2) The Winning Season by Alison Packard. There was so much to love about this book from the tall, confident heroine to the journey of the hero. I’m a huge fan of sports romances and often the sports aspects let me down because either sports is misused because the author doesn’t know jack about it or because its not well baked into the storyline. In The Winning Season, you can’t separate the sport setting from the story, it’s that integral. When the story first starts, its hard to believe that you can forgive a hero who tells the heroine she’s too manly for him but the journey from his dark space to the loved one at the end is great. Kelly, the heroine, is multilayered. She has issues being a taller, big boned girl but she’s not overwhelmed by her body issues. She’s smart and unafraid and willing to tackle the brooding Matt.
3) Heart of Obsidian by Nalini Singh. I waited ten books for the answer to who was the Ghost. I posted a long thesis why I thought it was one particular character and I waited, with bated breath, for this book to deliver on a seven year promise that Singh started in Slave to Sensation. And boy did she deliver. There were so many clues that Singh planted throughout the series that all led up to this epic conclusion. I’m amazed at the consistency of the worldbuilding and how the characters stayed true to their past depictions while still softening enough to fall in love. Bring on the Arrows!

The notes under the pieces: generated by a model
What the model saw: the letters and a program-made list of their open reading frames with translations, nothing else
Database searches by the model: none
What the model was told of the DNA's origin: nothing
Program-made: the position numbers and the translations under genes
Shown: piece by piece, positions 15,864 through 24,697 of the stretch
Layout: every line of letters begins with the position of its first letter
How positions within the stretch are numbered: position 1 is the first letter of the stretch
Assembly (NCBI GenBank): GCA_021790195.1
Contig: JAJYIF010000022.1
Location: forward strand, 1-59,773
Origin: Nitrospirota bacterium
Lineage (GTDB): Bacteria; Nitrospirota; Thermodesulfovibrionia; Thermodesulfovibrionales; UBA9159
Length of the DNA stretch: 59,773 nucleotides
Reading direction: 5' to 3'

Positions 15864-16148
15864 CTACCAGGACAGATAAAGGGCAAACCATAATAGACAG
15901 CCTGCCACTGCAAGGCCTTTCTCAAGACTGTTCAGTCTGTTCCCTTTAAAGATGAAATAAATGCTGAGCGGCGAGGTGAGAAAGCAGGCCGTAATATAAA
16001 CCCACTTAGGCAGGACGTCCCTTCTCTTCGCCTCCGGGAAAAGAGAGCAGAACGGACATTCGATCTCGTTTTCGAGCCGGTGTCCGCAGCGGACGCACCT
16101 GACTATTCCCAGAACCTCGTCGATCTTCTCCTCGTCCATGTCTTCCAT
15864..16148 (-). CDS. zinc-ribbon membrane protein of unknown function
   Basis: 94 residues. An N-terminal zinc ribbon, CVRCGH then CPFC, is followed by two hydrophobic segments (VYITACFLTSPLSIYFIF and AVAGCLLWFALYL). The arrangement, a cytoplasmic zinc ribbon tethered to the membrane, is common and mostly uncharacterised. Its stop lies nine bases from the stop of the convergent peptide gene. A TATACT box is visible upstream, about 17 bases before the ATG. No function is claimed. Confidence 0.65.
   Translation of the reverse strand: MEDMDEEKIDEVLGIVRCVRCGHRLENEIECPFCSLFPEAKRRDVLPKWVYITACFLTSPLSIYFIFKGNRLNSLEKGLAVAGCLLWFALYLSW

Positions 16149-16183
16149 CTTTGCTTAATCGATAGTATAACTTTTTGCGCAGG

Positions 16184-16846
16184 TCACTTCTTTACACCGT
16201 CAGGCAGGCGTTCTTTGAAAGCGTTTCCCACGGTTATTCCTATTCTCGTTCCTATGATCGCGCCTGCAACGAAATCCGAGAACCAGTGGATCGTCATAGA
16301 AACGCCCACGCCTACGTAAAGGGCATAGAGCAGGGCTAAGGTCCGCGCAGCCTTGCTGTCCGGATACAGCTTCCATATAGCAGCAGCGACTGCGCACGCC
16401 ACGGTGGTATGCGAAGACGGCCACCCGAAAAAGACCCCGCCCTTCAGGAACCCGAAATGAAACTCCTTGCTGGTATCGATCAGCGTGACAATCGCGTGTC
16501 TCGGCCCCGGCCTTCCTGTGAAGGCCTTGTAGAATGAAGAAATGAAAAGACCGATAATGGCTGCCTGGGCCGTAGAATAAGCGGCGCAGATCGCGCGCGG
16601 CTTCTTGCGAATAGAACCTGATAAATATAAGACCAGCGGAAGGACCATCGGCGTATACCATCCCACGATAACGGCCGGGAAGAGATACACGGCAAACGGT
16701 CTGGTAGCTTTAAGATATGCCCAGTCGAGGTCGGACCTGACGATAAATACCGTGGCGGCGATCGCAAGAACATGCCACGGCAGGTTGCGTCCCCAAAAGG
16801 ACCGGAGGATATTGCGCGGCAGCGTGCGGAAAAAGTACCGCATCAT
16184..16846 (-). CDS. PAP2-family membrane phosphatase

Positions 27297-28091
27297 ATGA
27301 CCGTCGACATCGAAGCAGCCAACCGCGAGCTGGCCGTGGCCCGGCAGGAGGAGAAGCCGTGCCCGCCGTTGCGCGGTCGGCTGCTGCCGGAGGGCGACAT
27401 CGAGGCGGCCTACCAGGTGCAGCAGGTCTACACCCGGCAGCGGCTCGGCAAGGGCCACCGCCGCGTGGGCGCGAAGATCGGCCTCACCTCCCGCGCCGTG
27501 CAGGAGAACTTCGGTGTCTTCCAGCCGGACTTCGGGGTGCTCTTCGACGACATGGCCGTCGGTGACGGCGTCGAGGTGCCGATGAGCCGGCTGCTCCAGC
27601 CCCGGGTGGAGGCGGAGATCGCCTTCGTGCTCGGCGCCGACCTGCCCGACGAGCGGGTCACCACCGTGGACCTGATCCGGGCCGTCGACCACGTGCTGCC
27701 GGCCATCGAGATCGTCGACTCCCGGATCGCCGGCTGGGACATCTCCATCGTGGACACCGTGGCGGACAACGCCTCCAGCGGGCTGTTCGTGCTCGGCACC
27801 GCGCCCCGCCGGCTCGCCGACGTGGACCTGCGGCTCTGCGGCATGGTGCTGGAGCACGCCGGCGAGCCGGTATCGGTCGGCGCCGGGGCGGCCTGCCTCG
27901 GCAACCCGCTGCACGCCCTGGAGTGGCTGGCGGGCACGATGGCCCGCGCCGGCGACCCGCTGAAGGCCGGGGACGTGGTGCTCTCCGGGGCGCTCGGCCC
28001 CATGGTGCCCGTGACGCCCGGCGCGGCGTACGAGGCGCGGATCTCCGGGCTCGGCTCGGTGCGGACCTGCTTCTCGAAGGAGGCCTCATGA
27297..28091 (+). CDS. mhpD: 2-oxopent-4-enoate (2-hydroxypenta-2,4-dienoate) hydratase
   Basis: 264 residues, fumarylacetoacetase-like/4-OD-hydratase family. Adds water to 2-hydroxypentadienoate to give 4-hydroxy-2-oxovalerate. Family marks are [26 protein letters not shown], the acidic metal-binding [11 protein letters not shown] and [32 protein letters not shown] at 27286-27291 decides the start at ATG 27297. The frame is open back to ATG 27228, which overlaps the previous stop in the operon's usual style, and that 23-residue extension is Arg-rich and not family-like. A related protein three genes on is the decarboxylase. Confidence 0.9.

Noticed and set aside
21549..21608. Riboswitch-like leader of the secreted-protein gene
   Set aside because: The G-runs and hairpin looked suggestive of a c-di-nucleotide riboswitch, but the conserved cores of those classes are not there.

4) White Balance by Ainslie Patton. This was a book that took me by surprise. It’s quiet intensity snuck up behind me and I remembered this book far after I’d finished the last page. It’s a story of grief and of friendship. Of second chances and quirks of fate. While rather long, I appreciated the meandering path because I felt so much more connected to these characters the longer I spent with them.
5) Reaper’s Property by Joanna Wylde. In a year of motorcycle books, this is one that stands out for me and not just for the gritty realism, but I appreciated how Wylde tries to acknowledge the overt misogyny of a motorcycle club and how a woman finds her own agency while still loving a man whose occupation and life is focused on a brotherhood that almost by definition excludes women. Horse and Marie have a crazy relationship and it’s not one that I could live in but it works in this fictional setting. Even better, in a genre where the heroes do most of the rescuing it was pretty awesome to see Marie be the “hero” at the end.